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  • Writer's pictureKelly M. Hudson

Etheria Rocks!

The Etheria Film Festival is a respected and beloved showcase for female creators to display their short films and usually takes place in Hollywood at the Egyptian Theatre and the Aero Theatre in Santa Monica every summer. This year the live showings were squashed because of the Covid-19 crisis, so the good folks at Shudder are streaming the entire collection of nine shorts on their platform, combining them into one viewing experience so that it plays like a long anthology film. The genres range from Horror, Thriller, Action, Fantasy, Sci-fi, with much Comedy mixed in. All nine films are directed by women and all are unique and different from one another.

These include:

Waffle by Carlyn Hudson

Maggie May by Mia’Kate Russell

The Conversion Therapist by Bears Rebecca Fonte

Basic Witch by Yoko Okumura

Offbeat by Myrte Ouwerkert

Ava in the End by Ursula Ellis

Man in the Corner by Kelli Breslin

The Final Girl Returns by Alexandria Perez

All of the shorts are good to great, and most of them are concerned with social issues as well as feminist perspectives. Some are a bit didactic but that’s in the spirit of the short form and especially in the world of the old EC Comics. It’s safe to say that if you have any MAGA-hat wearing friends and family, they will be horrified by some of this content, but it’s also safe to say that all of these films need to be seen, not only for their relevancy, but for their raw, honest, unflinching storytelling and the pure talent on display here.

These films are no joke. Some are darkly funny (Maggie May), others are uncomfortably insightful (Basic Witch), and some are just plain terrifying (as in The Conversion Therapist, where Torture Porn is turned on its head). There are some sweet and sad moments (Ava in the End) and clever bits (The Final Girl Returns) as well. The films run the gamut, and the way they’re paced and laid out creates a smooth, indelible experience. Not one moment did my attention flag and not one single film failed to entertain me and make me think just a little bit. Some of the thrills are visceral, others cerebral, and some hit you right in heart. All in all, I have to say, if this was assembled into a single anthology film, with some kind of linking device at the beginning and end, it would rank in my top ten list of anthology flicks, easily.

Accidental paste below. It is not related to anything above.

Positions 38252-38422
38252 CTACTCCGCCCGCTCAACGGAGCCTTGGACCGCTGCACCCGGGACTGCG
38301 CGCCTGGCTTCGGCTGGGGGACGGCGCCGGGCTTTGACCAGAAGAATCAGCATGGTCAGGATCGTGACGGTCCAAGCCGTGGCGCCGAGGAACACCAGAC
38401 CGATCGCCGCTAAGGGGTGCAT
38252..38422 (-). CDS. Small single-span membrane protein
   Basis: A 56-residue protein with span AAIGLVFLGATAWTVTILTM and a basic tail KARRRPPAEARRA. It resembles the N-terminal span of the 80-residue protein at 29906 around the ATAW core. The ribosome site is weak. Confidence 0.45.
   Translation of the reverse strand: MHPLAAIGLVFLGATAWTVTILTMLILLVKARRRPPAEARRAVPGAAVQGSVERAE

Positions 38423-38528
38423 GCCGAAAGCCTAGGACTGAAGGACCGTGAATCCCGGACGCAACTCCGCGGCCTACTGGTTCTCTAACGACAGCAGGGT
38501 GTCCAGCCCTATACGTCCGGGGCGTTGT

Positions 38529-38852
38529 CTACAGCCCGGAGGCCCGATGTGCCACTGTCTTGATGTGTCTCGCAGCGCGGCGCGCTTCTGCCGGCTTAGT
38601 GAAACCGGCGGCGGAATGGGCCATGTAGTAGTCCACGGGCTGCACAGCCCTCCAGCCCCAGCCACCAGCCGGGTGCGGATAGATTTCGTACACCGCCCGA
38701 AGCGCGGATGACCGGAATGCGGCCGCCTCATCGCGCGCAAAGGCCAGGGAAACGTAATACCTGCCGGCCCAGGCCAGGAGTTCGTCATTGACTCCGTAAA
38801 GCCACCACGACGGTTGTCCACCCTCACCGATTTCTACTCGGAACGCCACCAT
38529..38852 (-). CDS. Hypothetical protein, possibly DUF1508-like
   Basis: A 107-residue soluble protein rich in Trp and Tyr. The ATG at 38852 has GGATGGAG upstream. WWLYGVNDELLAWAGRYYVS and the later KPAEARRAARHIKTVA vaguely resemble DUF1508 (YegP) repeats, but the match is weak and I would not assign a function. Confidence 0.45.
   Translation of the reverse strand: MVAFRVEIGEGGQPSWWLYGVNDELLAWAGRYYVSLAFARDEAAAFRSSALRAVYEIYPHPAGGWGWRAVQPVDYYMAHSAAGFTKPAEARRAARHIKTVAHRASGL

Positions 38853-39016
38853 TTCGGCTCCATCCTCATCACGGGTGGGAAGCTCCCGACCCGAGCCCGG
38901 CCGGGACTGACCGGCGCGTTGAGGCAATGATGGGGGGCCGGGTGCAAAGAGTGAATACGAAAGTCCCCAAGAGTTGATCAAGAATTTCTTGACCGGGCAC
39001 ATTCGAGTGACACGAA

This experience makes me sad that I don’t live in Southern California and get to see this festival once every year. I wish somehow events like this could be taken on the road (a good old-fashioned Roadshow!), with a stop in each state over the course of a summer. Films like these deserve the attention and the filmmakers deserve the exposure. Streaming them like this on Shudder hopefully gives them and the festival itself a bigger boost (and maybe this will lead to more streaming events like this in the future). These are films worthy of your time and love and if you can, seek this out. You won’t be disappointed.


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